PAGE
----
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Bank of America vs. Citibank: Which is Better?


Written by Brynne Conroy | Published on 10/10/2019

Bank of America and Citibank are two of the largest banks in the country. However, they offer relatively lackluster options for consumers in terms of deposit accounts. With low interest rates and high monthly maintenance fees compared to other options, any advantages of working with either financial institution are only realized when you have tens of thousands of dollars across your deposit accounts.

If you are considering these banks for your checking, savings, certificate of deposit (CD) or money market needs, we’ve evaluated whether Bank of America versus Citibank is better for you, given your individual circumstances.

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Bank of America vs. Citibank: An overview

Bank of America can trace its roots back to 1784, and it claims to have aided in the American Revolution and in rebuilding Richmond after the Civil War. Today, Bank of America has 4,323 branches and more than 16,000 in-network ATMs across the U.S.

Originating in New York City during the War of 1812, Citibank also claims a long and storied history of funding both war efforts and economic boosts to the American industrial system over the years. Citibank is also large, with nearly 700 branches in the U.S. and more than 1,800 locations abroad. It has a network of over 60,000 surcharge-free ATMs.

Bank of America vs. Citibank: Account options

Bank of America Citibank
Checking account X X
Savings account X X
Certificates of deposit X X
Money market account X* X
*Money market account only available within an IRA.

Bank of America and Citibank both have options across checking accounts, savings accounts, CDs and money market accounts.

Bank of America offers three different checking account options. The most basic checking account, Advantage SafeBalance, does not pay interest and has the lowest monthly maintenance fee of the three at $4.95, though this fee is waivable. You can open an account with a minimum of $25.

Citibank’s Simple Checking, which is the account for all basic packages at Citibank, doesn’t pay any interest, either. The fee of $12 associated with this account is dramatically higher than Bank of America’s Advantage SafeBalance’s fee, though it is waivable if you maintain a certain account balance or are 62 years or older.

Both banks have basic savings accounts in addition to more complicated, interest-bearing savings accounts. At Citibank, these savings accounts typically come packaged with a linked checking account.

A savings account at Citibank is opened as part of one of five available banking packages. The lowest-level package is the Access Account, which only has a monthly fee of $10 but doesn’t come with many perks. Then there’s the Basic Banking package, which has a $12 monthly fee and allows you to write checks, which the Access Account does not.

Other account package options include The Citibank Account, Citi Priority and Citigold. The various packages each offer different perks, with varying fees and significantly higher account minimums than the Access Account and Basic Banking packages.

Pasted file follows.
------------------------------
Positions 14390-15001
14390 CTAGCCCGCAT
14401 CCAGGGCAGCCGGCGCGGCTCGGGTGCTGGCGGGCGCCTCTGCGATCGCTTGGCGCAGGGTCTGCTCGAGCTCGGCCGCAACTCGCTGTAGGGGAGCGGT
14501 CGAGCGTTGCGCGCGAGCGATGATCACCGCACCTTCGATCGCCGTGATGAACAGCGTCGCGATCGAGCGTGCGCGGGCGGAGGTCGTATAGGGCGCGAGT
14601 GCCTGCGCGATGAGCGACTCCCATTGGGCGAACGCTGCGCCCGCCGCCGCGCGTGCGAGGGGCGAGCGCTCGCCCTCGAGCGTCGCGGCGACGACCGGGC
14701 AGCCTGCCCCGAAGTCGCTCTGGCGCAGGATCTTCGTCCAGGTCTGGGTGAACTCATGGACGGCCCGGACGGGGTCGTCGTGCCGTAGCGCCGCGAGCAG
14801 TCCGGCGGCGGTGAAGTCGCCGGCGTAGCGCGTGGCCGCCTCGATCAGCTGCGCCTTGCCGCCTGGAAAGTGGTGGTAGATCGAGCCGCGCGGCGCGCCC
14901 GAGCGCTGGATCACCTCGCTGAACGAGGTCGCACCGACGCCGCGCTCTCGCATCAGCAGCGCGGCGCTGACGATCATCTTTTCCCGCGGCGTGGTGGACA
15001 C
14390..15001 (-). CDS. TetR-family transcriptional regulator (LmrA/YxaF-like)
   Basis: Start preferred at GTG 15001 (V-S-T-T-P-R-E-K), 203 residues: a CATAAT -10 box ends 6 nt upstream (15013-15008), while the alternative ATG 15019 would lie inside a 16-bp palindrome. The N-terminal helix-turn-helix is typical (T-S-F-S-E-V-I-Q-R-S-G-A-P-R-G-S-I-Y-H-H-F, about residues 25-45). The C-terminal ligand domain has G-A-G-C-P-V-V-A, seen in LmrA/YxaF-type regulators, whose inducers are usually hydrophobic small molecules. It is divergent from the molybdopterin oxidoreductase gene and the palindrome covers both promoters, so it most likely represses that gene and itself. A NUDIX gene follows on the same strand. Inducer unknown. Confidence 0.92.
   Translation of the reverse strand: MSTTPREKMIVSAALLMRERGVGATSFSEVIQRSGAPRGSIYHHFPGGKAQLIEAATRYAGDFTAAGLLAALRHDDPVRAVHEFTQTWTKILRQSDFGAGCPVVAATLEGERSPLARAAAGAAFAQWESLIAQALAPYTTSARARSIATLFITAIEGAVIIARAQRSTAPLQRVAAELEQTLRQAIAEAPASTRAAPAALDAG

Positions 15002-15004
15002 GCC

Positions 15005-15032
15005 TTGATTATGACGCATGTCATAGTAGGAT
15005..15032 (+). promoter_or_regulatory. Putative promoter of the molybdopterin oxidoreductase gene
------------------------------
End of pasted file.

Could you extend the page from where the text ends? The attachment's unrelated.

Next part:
Meanwhile, Bank of America offers an APY boost on savings accounts depending on your Preferred Rewards Program member status. The three tiers are as follows:

  • Gold: To qualify for this status, you must hold an average of at least $20,000 over three months across all of your Bank of America deposit and retirement accounts. Interest rates are boosted by 5% on savings accounts at this level.
  • Platinum: To qualify for this status, you must hold and average of at least $50,000 over three months across all of your Bank of America deposit and retirement accounts. Interest rates are boosted by 10% on savings accounts at this level.
  • Platinum Honors: To qualify for this status, you must hold an average of at least $100,000 over three months across all of your Bank of America deposit and retirement accounts. Interest rates are boosted by 20% on savings accounts at this level.

While both banks offer money market accounts for individual consumers, these accounts are only offered within an IRA at Bank of America. Money market accounts are conservative investments, and you may have them offset in your portfolio by more aggressive investment options, like stocks or mutual funds, depending on where you are in your retirement savings journey. Bank of America does not publicly provide its current rates. However, to open a money market account within an IRA, you must make an initial deposit of $100.

Citibank’s money market account is accessible outside of an IRA. In fact, the rates are much better that way. Citibank’s money market account pays 0.20% at the time of writing within an IRA, which is extremely low, but it does not have a minimum opening deposit requirement. Outside of an IRA, the Citi Accelerate money market account earns 2.21% APY (as of September 24, 2019). It does come with a $4.95 monthly maintenance fee, but this fee can be waived by maintaining a balance of $500 or more. You can only open a Citi Accelerate account if you live in a state without physical Citi branches.

Bank of America vs. Citibank: Rates

Bank of America* Citibank* National Average
Checking Advantage SafeBalance: 0.00%

Advantage Relationship: 0.01% to 0.02%
Simple Checking: 0.00%

Interest Checking: 0.01% to 0.03%
0.202% APY
Savings Advantage Savings: 0.03% Citi Savings: 0.04% to 0.15% 0.278% APY
1-year CD 0.05% 0.25% to 2.00% 1.293% APY
5-year CD 0.75% 1.25% 2.015% APY
*Because rates can vary by location, we looked at rates in New York City and Charlotte, which are Citibank and Bank of America’s respective home cities. Rates as of October 10, 2019.

Bank of America and Citibank’s rates fall short of national average rates almost across the board. In almost all situations, though, Citibank beats Bank of America when they go head-to-head.

Bank of America’s most basic checking account offers no opportunity to earn interest. However, the bank’s Advantage SafeBalance account can be converted into an Advantage Relationship account, which does earn 0.01% on balances under $50,000 and 0.02% on balances $50,000 or over.

In order to qualify for this conversion, though, you must either pay a $25 monthly fee or maintain a minimum balance of $10,000 across your checking, savings, CDs and/or IRAs held at Bank of America. If you have Merrill investment accounts and adding them to your other account balances would increase your total balance to at least $20,000, you also can have the monthly fee waived when you enroll in the bank’s Preferred Rewards program.